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The Complexity of Being a Human



Several times in the many years I’ve been going to therapy, after I've given a long description of the recent events of my life and have asked for my therapist’s insights, she has begun with something that always makes me laugh. “Well, it’s very complex,” she will say. She laughs, too, because clearly there is a lot to each of our lives, but it is always a good reminder. Thinking of my life as complex felt somewhat overwhelming at first, but I eventually learned to see it more as a soft place to land when I needed to. The truth is, if we’re slogging through some tough issues and ideas and changes in our lives, it’s going to be a slog. There’s no simple way to get everything to line up perfectly as if we are Rubik’s Cube savants.


Still, the real complexity of living a full life is something I need to remind myself of practically daily. When I don’t, I realize that I’m chastising myself for holding some middle ground opinion or feeling wishy washy about a hard topic. There is a huge part of me that wants life to be simpler and easier than this. As much as I relish the richness of ideas and art and wonder, occasionally I just want things to follow a clear-cut, if/then formula. But I know I would tire of this, and very soon it would take all the squinting I could muster to try and accept that this is all there is.

Sometimes it’s easy if we follow our own version of The Golden Rule, but how do we “do unto” those who do harm to the people we love or support or root for?

I’ve been reading lately about social positionality—a term used to describe our social identities based on elements like race, class, gender, and sexuality, among others. In essence this also affects how we understand and see the world. When I consider something like this, I can see immediately that nothing is all that black and white. As a 70-year-old, white, middle-class, lesbian, homeowner, Prozac-taker and retired educator, I can immediately see a variety of positions from which I might gaze upon the world. And not all of those views are congruent.


Most of us grew up being taught “right from wrong,” as if it were all that simple. Some of our fathers and mothers taught us “the way” to do things and most of our employers reinforced these ideas at least somewhat consciously. It’s no surprise that at least a few of us might feel a little confused and uncertain about where we stand on every social, political, or personal issue. Sometimes it’s easiest if we follow our own version of The Golden Rule, but how do we “do unto” those who do harm to the people we love or support or root for? Sometimes, the more complex a situation becomes, the more I find myself retreating to a black and white corner.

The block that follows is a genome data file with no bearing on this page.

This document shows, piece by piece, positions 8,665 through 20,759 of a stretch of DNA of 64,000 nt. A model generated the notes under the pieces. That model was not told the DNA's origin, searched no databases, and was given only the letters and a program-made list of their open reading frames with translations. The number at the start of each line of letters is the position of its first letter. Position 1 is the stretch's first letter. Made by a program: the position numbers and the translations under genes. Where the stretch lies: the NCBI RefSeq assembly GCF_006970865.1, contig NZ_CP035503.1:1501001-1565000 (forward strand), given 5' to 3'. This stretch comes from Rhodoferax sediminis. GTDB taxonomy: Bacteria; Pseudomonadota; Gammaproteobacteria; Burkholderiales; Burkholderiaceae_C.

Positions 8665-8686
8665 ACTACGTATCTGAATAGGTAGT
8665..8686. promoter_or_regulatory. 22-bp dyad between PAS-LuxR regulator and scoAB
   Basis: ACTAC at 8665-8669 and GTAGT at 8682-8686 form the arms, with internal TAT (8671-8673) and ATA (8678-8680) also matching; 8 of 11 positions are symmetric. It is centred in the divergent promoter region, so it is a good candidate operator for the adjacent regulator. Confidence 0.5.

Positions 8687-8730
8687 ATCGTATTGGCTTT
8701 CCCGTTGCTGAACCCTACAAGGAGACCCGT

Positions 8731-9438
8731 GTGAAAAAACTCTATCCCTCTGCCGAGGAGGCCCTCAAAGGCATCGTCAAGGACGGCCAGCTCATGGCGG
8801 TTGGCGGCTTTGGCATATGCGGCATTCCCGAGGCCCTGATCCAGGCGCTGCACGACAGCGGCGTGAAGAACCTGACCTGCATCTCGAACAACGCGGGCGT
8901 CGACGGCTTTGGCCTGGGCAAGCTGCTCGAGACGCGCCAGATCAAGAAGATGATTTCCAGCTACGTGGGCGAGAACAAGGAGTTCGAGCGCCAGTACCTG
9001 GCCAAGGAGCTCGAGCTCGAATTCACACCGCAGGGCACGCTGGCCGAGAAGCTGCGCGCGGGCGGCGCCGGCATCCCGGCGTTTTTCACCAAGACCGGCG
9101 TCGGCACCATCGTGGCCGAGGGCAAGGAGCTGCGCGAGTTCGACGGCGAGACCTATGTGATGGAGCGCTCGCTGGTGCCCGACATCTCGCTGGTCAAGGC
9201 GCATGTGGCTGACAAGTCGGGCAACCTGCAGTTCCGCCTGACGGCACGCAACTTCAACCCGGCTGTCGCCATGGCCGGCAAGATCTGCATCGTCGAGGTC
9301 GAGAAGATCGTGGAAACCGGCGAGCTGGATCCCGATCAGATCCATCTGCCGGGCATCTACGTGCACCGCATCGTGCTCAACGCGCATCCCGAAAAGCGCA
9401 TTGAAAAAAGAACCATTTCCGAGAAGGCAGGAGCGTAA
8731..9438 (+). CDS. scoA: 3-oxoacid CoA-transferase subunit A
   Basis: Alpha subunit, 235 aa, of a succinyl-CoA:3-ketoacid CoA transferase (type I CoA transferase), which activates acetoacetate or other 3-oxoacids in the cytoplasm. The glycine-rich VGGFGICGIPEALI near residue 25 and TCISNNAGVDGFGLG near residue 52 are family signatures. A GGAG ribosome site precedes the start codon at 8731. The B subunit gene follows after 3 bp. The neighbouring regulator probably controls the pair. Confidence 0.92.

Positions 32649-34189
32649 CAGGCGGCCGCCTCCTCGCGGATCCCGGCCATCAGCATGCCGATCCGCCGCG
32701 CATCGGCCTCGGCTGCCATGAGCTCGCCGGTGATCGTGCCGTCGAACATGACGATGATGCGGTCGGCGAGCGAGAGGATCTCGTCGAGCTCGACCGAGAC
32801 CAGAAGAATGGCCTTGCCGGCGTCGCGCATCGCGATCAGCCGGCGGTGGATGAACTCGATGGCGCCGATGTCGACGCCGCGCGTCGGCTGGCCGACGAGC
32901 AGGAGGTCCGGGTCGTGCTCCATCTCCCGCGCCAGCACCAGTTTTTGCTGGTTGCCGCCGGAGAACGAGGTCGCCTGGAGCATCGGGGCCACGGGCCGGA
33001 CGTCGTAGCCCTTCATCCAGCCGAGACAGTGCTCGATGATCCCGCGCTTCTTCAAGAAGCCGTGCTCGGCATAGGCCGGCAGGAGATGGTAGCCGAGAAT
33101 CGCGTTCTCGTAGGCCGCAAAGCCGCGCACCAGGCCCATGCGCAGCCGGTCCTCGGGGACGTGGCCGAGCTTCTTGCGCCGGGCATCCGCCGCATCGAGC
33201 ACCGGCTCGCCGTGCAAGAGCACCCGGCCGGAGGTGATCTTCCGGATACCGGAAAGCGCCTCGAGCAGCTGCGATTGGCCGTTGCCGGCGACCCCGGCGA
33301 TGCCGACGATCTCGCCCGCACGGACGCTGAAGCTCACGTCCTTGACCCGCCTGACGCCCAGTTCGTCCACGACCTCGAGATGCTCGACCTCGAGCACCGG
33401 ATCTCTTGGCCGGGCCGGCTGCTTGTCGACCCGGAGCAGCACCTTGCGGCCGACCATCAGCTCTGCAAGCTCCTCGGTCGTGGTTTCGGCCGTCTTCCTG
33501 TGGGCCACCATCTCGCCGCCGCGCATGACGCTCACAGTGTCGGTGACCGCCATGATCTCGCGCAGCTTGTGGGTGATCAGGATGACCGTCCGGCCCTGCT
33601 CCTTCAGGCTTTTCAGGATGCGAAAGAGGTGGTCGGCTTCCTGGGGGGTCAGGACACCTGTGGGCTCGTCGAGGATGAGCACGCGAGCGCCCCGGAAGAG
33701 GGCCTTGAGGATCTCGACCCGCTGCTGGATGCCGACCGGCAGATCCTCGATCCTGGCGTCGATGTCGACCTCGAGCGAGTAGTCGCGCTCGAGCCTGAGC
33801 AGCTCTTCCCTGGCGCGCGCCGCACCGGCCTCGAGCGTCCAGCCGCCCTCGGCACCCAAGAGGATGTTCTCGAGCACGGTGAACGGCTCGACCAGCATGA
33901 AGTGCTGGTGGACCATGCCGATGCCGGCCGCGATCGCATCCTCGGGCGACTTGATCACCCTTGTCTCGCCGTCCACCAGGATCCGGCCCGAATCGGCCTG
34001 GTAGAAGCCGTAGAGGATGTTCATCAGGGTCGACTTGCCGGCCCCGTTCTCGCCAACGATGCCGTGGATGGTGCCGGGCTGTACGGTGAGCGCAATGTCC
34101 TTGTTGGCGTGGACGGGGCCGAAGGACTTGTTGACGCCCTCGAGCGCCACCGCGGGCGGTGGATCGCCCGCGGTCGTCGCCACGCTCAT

A surprise in my most recent retirement has been the discovery that, although the open time is freeing and relaxing, making my own rules is less so. I’ve grown accustomed to doing things a certain way and altering that stance or that schedule is a little like petting the cat backwards. And now, more than ever, I can actually see a much larger, broader experience above the edge of the confined world of work. If I can do anything with my time, and people are struggling and suffering, why would I do anything but try to help them? And yet, there are also other things I want to do, and I find myself having to make complicated decisions about how I want to live at this time in my life.


The bottom line is my constant reminder: things are very complex. And it helps no one for me to perseverate about finding the “right thing” to do or say. What’s important, I think, is that I live as close to my values as I can, so that I am kind to people, I listen, I share what I am able to share, and I try to make an authentic connection whenever I can. It also helps to remind myself that, beyond those basics, the answers look like a scary math problem from 8th grade. But I’m showing up every day—whatever that looks like on the day in question. I’m paying attention to how it feels to other people to be in this same world, and I’m taking that in. My goal, above all else, I think, is to stand as confidently as I can in myself, to let the world unfold as it does, and to offer whatever I can in the moment.